Monday, August 07, 2006
Summer reading: from memoirs to margarine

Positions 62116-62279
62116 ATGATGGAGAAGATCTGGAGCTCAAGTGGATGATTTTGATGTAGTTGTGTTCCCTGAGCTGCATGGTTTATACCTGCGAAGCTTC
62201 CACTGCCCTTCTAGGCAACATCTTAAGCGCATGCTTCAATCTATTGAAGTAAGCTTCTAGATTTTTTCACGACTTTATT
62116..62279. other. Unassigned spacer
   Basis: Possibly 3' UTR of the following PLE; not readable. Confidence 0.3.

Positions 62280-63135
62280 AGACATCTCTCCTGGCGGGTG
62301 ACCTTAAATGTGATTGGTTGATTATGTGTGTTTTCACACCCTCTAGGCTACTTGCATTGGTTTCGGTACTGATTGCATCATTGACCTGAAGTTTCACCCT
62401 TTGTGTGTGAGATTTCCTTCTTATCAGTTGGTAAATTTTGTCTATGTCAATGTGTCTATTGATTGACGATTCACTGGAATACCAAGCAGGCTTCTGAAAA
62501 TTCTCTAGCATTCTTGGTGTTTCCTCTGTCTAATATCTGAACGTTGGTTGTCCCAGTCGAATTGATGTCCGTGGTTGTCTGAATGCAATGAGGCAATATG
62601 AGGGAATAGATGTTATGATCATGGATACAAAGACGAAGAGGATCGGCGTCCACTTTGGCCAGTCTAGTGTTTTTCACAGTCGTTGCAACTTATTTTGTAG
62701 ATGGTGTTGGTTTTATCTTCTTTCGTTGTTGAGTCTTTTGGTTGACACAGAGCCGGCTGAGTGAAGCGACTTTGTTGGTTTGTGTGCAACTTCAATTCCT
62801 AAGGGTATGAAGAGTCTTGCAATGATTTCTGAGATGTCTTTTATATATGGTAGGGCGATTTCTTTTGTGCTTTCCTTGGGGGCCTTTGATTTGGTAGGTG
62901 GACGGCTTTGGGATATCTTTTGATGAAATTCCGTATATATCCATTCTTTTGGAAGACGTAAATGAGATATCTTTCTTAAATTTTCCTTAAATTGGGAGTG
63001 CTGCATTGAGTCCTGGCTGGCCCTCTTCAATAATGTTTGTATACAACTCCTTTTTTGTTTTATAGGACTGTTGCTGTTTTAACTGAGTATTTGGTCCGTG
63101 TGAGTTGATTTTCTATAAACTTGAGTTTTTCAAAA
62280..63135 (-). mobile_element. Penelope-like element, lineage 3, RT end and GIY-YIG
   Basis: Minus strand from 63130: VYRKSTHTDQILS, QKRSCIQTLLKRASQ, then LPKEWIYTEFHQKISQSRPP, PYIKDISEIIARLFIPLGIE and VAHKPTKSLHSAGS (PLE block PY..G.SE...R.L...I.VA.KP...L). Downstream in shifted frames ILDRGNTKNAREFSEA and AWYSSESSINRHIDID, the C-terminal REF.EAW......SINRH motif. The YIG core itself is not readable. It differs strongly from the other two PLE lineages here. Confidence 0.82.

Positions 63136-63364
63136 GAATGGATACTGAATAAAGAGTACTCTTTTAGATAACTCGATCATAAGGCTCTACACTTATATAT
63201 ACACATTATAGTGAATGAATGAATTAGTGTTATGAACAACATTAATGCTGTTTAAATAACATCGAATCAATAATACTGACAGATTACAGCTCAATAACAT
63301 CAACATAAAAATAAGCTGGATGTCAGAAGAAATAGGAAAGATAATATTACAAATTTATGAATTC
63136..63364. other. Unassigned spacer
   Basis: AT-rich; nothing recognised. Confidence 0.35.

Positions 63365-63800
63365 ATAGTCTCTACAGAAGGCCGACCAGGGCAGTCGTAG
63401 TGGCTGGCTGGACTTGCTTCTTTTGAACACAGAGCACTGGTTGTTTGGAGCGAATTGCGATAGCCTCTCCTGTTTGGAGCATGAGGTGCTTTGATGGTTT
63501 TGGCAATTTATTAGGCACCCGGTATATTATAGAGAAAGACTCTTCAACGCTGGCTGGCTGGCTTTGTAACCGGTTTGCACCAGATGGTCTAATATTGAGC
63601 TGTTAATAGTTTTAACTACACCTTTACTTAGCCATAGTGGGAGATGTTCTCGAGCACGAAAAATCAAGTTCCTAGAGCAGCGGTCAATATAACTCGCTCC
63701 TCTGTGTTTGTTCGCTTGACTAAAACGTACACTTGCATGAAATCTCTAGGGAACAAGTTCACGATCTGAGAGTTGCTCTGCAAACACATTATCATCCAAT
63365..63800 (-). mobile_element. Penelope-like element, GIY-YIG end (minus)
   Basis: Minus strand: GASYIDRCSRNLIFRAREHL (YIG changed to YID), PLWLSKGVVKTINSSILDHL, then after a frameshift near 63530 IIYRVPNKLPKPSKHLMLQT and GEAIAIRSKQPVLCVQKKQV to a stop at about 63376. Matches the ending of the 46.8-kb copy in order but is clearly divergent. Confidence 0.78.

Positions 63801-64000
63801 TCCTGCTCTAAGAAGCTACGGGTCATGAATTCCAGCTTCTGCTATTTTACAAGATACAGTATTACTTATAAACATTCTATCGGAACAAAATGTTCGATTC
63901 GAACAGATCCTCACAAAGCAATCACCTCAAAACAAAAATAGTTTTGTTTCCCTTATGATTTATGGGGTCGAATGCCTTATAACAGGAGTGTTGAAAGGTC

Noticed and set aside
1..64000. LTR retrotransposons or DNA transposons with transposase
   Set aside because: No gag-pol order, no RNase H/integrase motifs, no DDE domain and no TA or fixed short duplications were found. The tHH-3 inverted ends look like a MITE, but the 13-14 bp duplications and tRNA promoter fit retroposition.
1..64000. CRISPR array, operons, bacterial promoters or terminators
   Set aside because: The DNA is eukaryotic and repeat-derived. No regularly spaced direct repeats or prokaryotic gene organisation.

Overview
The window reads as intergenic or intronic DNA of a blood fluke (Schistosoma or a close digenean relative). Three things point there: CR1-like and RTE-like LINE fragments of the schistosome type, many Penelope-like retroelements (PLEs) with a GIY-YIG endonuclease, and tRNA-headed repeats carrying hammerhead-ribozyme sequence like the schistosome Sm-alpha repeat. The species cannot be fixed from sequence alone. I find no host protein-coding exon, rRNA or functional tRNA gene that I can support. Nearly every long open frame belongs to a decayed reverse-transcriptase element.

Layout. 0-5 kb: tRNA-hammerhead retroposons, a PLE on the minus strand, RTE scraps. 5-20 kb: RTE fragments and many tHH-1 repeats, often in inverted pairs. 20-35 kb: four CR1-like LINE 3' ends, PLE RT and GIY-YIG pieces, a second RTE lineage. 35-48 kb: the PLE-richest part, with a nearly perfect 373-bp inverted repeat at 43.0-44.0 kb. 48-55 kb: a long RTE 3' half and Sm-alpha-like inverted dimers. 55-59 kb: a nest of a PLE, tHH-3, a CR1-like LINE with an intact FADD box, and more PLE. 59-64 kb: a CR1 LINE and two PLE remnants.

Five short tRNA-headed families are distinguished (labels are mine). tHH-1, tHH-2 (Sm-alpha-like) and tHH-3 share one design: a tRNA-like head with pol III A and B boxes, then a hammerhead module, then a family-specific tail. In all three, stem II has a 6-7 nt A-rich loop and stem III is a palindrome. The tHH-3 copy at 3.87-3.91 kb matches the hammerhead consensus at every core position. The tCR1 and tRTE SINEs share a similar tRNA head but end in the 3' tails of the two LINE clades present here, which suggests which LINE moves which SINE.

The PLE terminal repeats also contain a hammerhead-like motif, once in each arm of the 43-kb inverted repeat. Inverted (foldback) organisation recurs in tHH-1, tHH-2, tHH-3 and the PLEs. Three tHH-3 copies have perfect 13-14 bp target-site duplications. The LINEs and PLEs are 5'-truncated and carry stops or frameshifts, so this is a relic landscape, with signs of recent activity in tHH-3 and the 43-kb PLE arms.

Every summer I read as widely as possible. This summer, I read "Mountains Beyond Mountains'' by Tracy Kidder, (terrific, though it makes you feel like a heel for not helping other people as much as you should) "Candy Girl'' by Diablo Cody (a memoir by a stripper from the Midwest; a page-turner, funny, out-there and irreverent. She slathers on the similes like butter on a heel of sourdough bread, but then again, so do I. I love similes. ) "My Lives" by Edmund White (terrific, though parts of it shocked me so much that it made me feel prudish) a large chunk of "Remembrances of Things Past'' by Marcel Proust (sure, his writing, at times, is a tsunami of logorrhea (example of metaphor, not simile!) but his endless novel captures the beautiful misery of infatuation better than any other writer. The thing about Proust is, you have to read him secretly and in total darkness with a flashlight or else everyone will think you are pretentious. But it's safe to mention him on a blog that no one ever reads.) I also read a manual, from the middle-1950s, about margarine and butter production. It was one of those situations where you are at a library, bored, and you vow to go through a row of books and blindly pick one out and force yourself to read whatever you put your hand on. The book wasn't half bad but there was way too much "demographics of oleo consumption'' in the middle half. It mucked up the pace with statistics and bar graphs. Fortunately the book perked up again when the author started talking about butterfat ratios toward the end. The book has been in Butler library for 53 years --- and I was the first person on record to ever check it out!! They had to create a barcode just for me.